Mexican criminal groups see the Covid-19 crisis as a great opportunity to gain more power.
Close to 200 active criminal groups act as guardians and protectors of communities across Mexico, handing out aid packages with groceries, and at the same time using extortion, kidnapping, and violence to control the local population.
Men with assault rifles stand guard as their colleagues hand out plastic bags of groceries from a pick-up truck to a crowd of mostly older women.
Off-screen, the man recording the mobile phone footage announces that the aid packages come from a local crime boss “who runs things here”, in the city of Apatzingán in Mexico’s western state of Michoacán.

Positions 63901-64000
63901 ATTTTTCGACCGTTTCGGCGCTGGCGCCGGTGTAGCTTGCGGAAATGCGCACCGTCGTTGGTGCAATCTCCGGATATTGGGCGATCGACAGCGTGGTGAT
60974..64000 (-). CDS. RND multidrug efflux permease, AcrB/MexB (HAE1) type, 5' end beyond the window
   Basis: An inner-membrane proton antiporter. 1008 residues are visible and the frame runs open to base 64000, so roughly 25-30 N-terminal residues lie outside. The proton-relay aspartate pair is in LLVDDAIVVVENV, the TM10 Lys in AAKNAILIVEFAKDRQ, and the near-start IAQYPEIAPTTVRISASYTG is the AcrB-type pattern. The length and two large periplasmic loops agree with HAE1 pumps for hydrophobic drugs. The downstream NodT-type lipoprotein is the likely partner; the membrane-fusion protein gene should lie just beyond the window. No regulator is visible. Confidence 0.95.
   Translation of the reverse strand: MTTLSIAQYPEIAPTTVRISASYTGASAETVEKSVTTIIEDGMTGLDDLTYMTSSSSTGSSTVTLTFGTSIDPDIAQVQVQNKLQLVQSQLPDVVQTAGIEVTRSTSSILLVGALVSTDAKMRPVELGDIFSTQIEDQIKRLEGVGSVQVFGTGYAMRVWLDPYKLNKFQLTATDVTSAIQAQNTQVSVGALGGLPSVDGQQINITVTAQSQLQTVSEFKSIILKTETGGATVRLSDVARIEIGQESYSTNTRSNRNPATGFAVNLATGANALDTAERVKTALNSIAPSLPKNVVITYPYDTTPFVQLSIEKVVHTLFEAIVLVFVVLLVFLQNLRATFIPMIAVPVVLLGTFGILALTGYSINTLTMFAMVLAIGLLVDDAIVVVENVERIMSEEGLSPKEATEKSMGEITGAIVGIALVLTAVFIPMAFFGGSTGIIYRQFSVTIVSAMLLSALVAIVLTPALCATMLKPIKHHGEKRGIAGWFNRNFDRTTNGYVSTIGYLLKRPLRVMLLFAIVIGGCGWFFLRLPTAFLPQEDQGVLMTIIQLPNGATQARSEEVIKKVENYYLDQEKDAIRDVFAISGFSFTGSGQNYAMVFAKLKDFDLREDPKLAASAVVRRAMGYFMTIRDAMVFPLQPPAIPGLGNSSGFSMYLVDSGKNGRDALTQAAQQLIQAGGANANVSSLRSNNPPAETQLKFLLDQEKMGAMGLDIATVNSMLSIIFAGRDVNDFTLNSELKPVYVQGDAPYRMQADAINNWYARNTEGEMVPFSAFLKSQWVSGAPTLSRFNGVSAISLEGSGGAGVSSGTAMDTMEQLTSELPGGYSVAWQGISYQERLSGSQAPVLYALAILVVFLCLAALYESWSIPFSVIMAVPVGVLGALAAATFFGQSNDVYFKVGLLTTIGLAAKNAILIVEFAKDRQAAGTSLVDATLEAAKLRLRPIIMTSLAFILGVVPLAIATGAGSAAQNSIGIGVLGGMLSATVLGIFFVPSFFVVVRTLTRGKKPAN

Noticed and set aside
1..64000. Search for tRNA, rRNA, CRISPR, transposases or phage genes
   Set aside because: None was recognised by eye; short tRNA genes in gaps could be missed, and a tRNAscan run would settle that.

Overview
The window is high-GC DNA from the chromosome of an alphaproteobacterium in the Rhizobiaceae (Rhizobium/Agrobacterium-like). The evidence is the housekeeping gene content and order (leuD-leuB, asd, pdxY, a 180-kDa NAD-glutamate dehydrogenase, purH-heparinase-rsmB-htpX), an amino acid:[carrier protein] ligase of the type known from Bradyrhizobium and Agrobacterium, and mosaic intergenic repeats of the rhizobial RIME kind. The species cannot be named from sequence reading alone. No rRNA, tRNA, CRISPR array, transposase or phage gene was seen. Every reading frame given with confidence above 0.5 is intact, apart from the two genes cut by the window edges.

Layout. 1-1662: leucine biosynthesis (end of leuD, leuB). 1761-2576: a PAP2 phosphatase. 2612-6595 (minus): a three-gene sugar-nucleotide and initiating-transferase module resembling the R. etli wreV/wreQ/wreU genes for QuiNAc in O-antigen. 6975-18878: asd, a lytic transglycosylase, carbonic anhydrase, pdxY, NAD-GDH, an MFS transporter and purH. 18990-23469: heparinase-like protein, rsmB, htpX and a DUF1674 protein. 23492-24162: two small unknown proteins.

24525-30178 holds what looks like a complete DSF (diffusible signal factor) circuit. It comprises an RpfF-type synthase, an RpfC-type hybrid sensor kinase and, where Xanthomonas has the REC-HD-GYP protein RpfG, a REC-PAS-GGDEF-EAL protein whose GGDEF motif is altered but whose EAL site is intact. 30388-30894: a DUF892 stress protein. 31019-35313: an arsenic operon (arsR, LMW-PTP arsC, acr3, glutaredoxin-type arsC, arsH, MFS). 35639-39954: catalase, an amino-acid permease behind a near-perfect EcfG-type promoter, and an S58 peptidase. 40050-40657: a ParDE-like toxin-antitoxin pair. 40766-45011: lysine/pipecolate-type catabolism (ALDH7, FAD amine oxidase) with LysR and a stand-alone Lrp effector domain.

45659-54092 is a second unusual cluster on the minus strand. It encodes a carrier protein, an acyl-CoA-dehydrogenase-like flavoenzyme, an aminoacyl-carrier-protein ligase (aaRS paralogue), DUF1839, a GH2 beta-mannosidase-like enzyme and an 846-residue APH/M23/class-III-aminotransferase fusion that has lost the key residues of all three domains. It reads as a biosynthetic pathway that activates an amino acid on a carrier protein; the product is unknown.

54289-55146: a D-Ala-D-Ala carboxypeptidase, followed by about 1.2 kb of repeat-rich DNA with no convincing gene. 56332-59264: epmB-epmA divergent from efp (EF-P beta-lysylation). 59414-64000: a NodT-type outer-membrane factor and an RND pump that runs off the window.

As Mexico braces for Covid-19 – the peak of infections is expected in May – criminal groups are positioning themselves to leverage the pandemic for their own ends.
Over the past 20 years, successive Mexican governments have proven incapable of curbing illegal armed groups whose expanding territorial control has brought ever- worsening levels of lethal conflict.
Close to 200 criminal groups are active in the country, according to open-source analysis conducted by Crisis Group, driving new homicide records by the year.
34,582 homicides were recorded in 2019, making it the bloodiest year in the country since modern record-keeping began in the 1990s.